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No Easy Victories: African Liberation and American Activists over a Half Century, 1950-2000

Edited by William Minter,
Gail Hovey, and Charles Cobb Jr.
Published by Africa World Press.
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CONTENTS

Front matter

Foreword by Nelson Mandela

An Unfinished Journey by William Minter

The 1950s: Africa Solidarity Rising by Lisa Brock

The 1960s: Making Connections by Mimi Edmunds

The 1970s: Expanding Networks by Joseph F. Jordan

The 1980s: The Anti-Apartheid Convergence by David Goodman

The 1990s: Seeking New Directions by Walter Turner

References

Back matter

Featured Text

The following text is excerpted from No Easy Victories for web presentation on allAfrica.com and noeasyvictories.org. This text may be freely reproduced if credit is given to No Easy Victories. Please mention that the book is available from http://www.noeasyvictories.org and http://www.africaworldpressbooks.com.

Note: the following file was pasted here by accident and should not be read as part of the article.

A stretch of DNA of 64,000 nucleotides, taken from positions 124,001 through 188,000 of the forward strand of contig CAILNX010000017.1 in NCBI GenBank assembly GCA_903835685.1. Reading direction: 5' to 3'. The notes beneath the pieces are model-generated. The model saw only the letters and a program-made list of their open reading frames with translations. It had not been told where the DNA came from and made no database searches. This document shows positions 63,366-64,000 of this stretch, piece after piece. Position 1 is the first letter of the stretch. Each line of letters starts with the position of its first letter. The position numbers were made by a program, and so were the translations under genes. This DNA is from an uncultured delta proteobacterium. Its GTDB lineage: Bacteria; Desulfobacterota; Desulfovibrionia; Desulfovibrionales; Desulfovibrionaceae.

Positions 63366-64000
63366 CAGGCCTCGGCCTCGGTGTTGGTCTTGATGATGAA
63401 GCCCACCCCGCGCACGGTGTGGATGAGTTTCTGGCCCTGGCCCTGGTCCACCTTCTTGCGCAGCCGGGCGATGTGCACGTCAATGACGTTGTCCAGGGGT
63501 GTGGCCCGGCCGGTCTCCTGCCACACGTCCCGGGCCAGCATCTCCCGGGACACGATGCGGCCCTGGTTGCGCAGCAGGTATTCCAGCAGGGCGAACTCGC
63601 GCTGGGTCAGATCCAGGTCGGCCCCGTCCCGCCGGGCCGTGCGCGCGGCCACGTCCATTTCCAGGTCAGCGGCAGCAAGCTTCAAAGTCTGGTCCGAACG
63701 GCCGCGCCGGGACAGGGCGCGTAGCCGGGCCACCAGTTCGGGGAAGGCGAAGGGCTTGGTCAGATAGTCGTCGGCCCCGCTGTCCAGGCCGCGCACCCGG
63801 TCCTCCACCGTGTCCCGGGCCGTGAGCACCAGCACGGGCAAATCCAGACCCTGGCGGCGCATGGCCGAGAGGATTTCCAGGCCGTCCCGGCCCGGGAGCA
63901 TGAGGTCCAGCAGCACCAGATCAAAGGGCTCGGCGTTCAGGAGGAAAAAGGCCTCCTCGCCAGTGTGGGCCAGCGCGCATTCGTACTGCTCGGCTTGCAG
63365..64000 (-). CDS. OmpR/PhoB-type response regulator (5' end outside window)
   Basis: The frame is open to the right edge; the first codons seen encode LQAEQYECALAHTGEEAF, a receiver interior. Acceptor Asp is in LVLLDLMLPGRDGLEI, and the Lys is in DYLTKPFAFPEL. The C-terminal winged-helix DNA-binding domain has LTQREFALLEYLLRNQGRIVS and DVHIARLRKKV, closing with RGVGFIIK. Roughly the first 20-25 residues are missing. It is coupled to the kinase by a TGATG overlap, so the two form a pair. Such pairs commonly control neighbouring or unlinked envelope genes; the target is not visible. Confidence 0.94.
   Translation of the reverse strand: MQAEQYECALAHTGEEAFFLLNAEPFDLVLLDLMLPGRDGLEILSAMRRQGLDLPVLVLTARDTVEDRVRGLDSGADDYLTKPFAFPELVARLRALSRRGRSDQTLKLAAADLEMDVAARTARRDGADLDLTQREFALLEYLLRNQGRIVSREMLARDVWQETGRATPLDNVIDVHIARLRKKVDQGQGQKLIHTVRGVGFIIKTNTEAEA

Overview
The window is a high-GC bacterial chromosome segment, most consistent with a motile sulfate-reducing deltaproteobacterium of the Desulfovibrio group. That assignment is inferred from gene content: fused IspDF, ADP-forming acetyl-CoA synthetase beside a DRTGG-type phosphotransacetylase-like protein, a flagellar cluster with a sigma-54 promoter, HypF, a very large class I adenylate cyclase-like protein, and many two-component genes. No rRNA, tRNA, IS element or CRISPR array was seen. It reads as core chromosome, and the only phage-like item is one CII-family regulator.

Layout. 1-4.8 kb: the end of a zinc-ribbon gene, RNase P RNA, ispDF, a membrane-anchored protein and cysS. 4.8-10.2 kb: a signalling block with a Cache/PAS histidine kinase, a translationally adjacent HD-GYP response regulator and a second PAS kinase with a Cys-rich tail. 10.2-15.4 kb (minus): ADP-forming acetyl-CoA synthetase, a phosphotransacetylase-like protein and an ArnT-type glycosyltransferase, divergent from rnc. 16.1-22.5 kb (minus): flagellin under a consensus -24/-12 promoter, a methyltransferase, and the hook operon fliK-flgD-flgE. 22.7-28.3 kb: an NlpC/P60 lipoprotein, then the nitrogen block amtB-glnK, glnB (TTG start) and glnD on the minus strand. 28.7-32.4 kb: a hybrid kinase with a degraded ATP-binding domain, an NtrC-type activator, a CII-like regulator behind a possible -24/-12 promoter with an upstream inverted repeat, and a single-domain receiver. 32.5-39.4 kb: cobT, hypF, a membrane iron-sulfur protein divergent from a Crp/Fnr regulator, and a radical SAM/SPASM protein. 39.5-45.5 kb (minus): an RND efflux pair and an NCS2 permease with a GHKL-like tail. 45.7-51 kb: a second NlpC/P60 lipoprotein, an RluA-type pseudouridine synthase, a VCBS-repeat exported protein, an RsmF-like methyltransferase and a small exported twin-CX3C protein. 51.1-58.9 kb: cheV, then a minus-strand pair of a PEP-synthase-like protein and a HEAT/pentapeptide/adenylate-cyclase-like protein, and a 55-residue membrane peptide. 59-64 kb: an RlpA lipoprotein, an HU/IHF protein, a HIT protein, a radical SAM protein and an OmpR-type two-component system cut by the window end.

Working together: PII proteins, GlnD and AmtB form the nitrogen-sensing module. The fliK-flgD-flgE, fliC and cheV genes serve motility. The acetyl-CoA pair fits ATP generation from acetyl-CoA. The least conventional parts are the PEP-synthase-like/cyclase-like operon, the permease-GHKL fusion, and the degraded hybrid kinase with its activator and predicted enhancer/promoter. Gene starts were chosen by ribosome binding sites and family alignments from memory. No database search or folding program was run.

Sylvia Hill: From the Sixth Pan-African Congress to the Free South Africa Movement

Nelson Mandela, Sylvia Hill, Gay McDougall

Sylvia Hill, center, and Gay McDougall were among African American activists invited by Nelson Mandela to visit South Africa in October 1991 on what was called a " Democracy Now" tour.
Photo courtesy of Sylvia Hill.

Sylvia Hill and her fellow local activists in the Southern Africa Support Project were at the heart of the Free South Africa Movement that brought demonstrators to be arrested at the South African embassy. Hill was also one of the key organizers for the Sixth Pan- African Congress in Dar es Salaam in 1974, and for Nelson Mandela's tour of the United States following his release from prison in 1990.